Public Engagement

What is Public Engagement?

While there is not one definition of community engagement, it can be described a deliberative process through which citizens and stakeholders come together to engage in thoughtful discussion, express their points of view, and discover common ground to influence government decision making.

Community engagement is an expansion of democratic practice that goes beyond citizens’ voting in elections or showing up at meetings. It is most effective when strategies are planned, the process is authentic, citizens feel their input is valued, and the process results in informed decision making.

Introduction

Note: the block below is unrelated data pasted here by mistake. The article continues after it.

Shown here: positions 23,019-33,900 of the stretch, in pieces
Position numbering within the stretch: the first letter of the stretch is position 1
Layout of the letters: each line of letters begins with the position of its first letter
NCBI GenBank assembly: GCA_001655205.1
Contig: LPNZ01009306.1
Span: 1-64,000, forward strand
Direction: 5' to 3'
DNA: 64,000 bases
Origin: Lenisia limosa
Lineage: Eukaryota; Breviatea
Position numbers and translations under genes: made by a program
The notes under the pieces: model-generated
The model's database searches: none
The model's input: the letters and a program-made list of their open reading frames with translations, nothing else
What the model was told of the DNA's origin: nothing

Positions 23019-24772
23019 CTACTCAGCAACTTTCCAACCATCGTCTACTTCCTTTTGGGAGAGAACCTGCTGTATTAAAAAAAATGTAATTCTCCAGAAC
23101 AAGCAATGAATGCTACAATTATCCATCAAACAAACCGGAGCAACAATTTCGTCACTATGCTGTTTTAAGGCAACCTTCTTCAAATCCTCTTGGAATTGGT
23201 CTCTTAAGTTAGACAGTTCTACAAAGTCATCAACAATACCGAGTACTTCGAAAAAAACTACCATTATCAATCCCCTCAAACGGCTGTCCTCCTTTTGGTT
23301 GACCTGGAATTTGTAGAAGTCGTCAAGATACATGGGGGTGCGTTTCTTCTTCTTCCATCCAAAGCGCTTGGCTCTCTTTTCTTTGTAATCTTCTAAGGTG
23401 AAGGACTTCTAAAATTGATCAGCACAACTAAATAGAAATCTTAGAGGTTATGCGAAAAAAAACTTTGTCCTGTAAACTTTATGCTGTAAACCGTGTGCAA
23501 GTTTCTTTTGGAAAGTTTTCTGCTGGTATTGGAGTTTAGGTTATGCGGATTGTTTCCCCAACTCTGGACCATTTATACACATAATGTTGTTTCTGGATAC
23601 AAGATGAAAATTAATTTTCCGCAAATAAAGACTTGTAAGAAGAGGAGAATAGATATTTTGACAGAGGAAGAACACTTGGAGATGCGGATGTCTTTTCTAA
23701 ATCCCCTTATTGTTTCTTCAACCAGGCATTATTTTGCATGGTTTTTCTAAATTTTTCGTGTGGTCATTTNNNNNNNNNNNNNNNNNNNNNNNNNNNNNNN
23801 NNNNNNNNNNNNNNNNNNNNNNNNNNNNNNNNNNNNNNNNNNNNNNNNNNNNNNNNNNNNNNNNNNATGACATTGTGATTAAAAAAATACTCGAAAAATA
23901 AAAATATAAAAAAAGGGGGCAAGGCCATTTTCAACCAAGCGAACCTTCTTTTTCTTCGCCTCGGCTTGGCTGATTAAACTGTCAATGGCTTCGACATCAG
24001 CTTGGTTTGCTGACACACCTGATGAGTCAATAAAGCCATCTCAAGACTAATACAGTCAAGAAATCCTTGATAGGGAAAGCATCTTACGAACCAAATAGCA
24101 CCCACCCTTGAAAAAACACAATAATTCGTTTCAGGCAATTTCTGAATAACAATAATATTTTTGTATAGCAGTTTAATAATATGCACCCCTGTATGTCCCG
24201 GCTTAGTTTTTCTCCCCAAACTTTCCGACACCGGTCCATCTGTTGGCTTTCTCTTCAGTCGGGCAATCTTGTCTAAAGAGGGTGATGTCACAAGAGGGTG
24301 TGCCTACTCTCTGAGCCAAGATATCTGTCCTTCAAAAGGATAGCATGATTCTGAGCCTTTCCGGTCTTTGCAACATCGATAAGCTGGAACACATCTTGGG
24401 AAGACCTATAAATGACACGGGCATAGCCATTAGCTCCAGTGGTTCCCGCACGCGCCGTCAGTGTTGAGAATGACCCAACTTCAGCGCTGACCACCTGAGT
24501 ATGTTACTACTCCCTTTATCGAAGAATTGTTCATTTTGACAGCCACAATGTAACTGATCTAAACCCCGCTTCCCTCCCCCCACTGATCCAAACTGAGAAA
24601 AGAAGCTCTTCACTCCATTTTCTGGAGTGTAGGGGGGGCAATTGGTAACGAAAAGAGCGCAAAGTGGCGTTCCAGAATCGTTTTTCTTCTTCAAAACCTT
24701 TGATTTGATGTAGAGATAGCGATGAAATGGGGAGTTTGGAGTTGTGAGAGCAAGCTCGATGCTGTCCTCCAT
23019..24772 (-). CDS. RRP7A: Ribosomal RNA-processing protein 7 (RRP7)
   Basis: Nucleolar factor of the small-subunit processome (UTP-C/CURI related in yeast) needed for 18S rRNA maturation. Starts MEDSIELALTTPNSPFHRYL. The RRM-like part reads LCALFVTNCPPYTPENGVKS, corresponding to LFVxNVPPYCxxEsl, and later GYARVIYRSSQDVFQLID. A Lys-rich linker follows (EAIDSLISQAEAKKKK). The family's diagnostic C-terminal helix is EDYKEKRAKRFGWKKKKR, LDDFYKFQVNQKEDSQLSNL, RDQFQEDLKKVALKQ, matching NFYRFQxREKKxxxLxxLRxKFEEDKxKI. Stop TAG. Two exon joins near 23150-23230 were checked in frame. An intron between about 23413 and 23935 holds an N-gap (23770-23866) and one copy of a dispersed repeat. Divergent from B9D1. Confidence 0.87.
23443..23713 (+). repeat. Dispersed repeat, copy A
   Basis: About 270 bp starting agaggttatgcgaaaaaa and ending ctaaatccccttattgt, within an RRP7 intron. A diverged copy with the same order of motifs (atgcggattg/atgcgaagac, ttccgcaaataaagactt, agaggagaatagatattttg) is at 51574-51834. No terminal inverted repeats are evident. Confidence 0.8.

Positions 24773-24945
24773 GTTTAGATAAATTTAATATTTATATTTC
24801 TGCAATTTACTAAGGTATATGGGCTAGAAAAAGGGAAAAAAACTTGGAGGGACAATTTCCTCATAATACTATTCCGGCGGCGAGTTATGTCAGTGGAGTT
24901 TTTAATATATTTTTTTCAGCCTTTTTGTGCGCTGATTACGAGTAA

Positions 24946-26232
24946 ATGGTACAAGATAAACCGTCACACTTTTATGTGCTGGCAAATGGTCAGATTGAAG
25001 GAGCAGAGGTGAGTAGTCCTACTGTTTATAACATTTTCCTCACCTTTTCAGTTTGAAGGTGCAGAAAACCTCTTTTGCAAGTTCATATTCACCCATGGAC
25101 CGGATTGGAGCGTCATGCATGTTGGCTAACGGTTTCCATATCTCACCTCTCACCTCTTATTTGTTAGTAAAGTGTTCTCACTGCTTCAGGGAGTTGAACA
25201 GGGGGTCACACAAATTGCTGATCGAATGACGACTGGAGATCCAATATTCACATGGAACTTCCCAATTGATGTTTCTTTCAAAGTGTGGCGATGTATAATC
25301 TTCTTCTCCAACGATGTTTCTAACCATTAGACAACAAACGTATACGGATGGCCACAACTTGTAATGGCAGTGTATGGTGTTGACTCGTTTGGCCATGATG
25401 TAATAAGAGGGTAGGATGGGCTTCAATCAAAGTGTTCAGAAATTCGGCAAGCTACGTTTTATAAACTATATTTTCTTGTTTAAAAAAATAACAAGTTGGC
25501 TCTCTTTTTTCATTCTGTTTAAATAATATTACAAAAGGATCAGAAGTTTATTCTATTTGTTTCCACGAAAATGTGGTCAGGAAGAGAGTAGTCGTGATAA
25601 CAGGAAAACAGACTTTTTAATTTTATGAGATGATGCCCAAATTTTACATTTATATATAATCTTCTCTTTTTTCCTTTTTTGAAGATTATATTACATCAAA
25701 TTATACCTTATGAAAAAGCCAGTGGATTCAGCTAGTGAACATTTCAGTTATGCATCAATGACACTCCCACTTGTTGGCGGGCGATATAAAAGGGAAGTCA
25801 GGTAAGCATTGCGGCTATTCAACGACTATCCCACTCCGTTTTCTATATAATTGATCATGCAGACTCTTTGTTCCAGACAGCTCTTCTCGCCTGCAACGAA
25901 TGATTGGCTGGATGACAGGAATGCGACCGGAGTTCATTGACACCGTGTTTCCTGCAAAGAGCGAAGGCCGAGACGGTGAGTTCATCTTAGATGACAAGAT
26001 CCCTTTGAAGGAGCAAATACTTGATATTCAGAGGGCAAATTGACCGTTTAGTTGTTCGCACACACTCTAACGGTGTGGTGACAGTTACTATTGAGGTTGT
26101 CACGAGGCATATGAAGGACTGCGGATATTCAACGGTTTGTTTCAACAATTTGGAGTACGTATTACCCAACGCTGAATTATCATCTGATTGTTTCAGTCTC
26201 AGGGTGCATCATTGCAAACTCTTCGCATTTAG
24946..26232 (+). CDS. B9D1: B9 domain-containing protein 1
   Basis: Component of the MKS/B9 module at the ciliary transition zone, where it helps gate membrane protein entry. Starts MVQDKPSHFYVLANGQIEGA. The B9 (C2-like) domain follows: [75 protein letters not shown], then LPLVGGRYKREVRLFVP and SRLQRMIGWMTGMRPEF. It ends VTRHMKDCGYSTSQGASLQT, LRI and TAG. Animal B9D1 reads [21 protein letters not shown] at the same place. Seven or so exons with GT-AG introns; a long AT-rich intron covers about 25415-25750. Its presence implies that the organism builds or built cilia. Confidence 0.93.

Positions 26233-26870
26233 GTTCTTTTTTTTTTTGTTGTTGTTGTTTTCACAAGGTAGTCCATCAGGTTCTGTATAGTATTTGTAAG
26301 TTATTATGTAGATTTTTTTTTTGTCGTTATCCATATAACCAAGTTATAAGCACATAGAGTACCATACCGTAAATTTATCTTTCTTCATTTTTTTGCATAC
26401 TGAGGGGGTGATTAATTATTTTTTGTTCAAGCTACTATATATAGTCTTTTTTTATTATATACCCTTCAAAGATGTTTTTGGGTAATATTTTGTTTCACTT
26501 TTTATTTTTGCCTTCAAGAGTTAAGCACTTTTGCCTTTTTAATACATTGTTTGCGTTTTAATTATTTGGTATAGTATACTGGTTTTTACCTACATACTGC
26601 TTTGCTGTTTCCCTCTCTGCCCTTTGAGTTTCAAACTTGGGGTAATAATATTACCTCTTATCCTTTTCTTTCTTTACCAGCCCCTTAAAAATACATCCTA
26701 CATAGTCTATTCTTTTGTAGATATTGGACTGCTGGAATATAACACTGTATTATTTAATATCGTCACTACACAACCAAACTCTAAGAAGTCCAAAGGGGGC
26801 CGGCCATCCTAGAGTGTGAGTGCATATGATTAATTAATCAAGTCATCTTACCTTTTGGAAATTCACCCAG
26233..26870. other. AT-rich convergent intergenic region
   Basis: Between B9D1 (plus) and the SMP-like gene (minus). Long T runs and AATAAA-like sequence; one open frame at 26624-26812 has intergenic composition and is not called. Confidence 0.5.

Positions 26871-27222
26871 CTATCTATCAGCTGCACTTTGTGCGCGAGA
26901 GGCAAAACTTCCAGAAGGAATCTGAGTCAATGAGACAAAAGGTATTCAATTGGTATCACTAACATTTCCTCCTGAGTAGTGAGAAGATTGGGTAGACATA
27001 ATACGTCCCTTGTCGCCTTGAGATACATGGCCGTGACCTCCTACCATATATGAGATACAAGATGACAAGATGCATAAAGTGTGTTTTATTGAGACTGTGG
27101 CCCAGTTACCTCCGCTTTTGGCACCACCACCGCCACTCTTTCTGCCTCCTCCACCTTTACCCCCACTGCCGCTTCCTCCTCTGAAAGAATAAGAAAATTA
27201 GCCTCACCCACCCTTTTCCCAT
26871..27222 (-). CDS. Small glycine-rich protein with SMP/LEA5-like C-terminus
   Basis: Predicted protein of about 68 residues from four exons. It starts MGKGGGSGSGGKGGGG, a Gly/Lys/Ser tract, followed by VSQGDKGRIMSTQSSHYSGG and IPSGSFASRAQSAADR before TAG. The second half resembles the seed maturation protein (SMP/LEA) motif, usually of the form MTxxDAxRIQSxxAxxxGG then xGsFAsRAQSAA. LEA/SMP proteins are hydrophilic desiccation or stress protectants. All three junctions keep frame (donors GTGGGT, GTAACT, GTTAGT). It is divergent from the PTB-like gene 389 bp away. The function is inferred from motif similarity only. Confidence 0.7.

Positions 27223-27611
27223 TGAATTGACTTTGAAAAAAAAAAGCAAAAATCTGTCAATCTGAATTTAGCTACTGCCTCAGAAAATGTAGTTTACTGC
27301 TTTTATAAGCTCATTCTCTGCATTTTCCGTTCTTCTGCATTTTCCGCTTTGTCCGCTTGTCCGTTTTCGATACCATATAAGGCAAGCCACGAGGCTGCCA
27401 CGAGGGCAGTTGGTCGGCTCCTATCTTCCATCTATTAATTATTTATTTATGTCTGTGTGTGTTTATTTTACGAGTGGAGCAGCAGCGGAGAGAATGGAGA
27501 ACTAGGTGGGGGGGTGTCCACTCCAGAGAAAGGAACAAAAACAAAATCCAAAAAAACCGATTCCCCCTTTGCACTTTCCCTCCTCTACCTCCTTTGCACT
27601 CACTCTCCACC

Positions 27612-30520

Legal Basis for Public Involvement

Public engagement is both the right and smart thing to do. In addition, federal and state Freedom of Information Acts, commonly called “sunshine laws,” mandate the process.

Why is Public Engagement Needed?

Community engagement is important for local governments because it involves citizens in good governance. It also increases legitimacy, efficiency, and accountability of decision making. There is no single best way to achieve engagement, or one technique or format that serves all engagement purposes. Public engagement methods may be conventional “high-touch” participatory processes (such as task forces, public meetings, workshops, and focus groups) that involve face-to-face interaction. High-tech approaches involve the dissemination of information through electronic networks, social media, and new technology. The most effective strategies integrate high-touch and high-tech approaches to sustain engagement, involve diverse stakeholders, and incorporate a wide range of activities and techniques.


 

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